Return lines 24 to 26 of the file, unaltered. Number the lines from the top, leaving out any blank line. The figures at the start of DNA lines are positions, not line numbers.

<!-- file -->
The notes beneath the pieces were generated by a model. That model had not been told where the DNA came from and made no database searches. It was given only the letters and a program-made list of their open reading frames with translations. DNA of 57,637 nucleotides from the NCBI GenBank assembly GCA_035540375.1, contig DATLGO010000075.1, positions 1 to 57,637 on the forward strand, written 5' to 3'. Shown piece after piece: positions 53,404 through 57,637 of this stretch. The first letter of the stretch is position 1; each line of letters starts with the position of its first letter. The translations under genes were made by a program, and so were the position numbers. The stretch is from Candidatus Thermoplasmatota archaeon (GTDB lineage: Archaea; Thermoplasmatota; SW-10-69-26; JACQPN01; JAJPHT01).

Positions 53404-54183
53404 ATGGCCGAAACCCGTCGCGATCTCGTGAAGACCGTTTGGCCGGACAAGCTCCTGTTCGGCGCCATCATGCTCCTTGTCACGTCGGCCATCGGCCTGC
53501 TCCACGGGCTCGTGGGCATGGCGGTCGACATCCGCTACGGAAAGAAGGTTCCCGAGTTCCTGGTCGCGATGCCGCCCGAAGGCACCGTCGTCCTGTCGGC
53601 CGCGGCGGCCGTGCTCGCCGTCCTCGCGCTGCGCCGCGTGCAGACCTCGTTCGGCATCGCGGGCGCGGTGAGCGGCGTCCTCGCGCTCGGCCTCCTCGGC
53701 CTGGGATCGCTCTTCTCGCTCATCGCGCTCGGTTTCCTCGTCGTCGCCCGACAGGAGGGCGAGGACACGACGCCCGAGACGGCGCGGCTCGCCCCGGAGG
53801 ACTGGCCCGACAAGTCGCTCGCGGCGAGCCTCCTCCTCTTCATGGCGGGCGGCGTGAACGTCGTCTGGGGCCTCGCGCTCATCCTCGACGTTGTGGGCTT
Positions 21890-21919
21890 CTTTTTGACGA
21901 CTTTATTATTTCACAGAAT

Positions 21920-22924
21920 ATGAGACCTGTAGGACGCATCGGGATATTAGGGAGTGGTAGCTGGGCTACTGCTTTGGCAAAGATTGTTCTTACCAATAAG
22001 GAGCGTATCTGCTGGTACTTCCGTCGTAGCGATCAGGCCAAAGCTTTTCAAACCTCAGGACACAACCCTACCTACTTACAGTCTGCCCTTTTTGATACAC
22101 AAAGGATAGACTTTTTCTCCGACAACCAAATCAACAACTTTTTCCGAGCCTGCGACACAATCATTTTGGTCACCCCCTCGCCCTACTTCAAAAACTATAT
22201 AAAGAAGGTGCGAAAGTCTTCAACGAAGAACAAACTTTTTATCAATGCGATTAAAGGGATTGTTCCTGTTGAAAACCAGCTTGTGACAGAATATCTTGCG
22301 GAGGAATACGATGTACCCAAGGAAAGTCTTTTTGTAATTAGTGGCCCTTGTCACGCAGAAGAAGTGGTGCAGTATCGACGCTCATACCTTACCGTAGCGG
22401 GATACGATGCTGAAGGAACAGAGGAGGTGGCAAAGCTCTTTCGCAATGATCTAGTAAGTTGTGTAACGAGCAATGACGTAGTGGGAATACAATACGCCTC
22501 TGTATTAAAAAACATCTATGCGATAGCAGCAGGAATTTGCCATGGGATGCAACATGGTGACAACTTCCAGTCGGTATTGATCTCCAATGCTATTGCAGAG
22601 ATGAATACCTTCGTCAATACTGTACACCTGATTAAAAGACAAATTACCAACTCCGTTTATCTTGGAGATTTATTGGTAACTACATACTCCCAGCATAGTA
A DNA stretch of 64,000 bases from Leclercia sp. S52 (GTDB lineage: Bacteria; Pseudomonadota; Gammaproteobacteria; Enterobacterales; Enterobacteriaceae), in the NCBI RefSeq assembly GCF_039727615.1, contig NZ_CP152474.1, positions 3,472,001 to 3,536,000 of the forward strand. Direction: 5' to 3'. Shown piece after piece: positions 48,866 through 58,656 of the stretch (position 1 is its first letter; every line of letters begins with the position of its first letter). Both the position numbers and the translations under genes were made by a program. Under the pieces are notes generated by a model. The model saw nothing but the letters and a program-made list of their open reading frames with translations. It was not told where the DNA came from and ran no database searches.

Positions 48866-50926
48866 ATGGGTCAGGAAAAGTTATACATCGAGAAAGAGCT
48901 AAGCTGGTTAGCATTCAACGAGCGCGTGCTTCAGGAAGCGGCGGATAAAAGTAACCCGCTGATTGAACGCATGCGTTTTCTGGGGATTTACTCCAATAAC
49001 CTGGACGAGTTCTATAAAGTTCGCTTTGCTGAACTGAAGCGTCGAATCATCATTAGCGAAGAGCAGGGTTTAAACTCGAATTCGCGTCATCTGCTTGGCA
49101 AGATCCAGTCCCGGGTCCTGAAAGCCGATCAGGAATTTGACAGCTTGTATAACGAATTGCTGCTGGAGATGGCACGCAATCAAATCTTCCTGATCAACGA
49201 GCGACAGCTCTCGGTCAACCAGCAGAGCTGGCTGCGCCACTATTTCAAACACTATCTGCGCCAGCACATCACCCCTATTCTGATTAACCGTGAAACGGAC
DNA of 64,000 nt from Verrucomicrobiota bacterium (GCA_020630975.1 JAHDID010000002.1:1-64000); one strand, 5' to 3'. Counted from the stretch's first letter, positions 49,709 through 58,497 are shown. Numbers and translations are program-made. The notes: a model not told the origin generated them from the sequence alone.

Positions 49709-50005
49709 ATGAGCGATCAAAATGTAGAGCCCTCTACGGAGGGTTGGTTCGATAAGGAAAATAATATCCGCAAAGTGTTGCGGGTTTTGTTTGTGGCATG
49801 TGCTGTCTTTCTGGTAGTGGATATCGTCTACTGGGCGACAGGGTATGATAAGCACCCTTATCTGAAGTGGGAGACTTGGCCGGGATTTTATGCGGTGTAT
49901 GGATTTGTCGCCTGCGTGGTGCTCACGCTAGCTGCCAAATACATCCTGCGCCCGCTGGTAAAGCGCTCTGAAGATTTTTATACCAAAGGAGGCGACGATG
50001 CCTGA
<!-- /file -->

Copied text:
49001 CTGGACGAGTTCTATAAAGTTCGCTTTGCTGAACTGAAGCGTCGAATCATCATTAGCGAAGAGCAGGGTTTAAACTCGAATTCGCGTCATCTGCTTGGCA
49101 AGATCCAGTCCCGGGTCCTGAAAGCCGATCAGGAATTTGACAGCTTGTATAACGAATTGCTGCTGGAGATGGCACGCAATCAAATCTTCCTGATCAACGA
49201 GCGACAGCTCTCGGTCAACCAGCAGAGCTGGCTGCGCCACTATTTCAAACACTATCTGCGCCAGCACATCACCCCTATTCTGATTAACCGTGAAACGGAC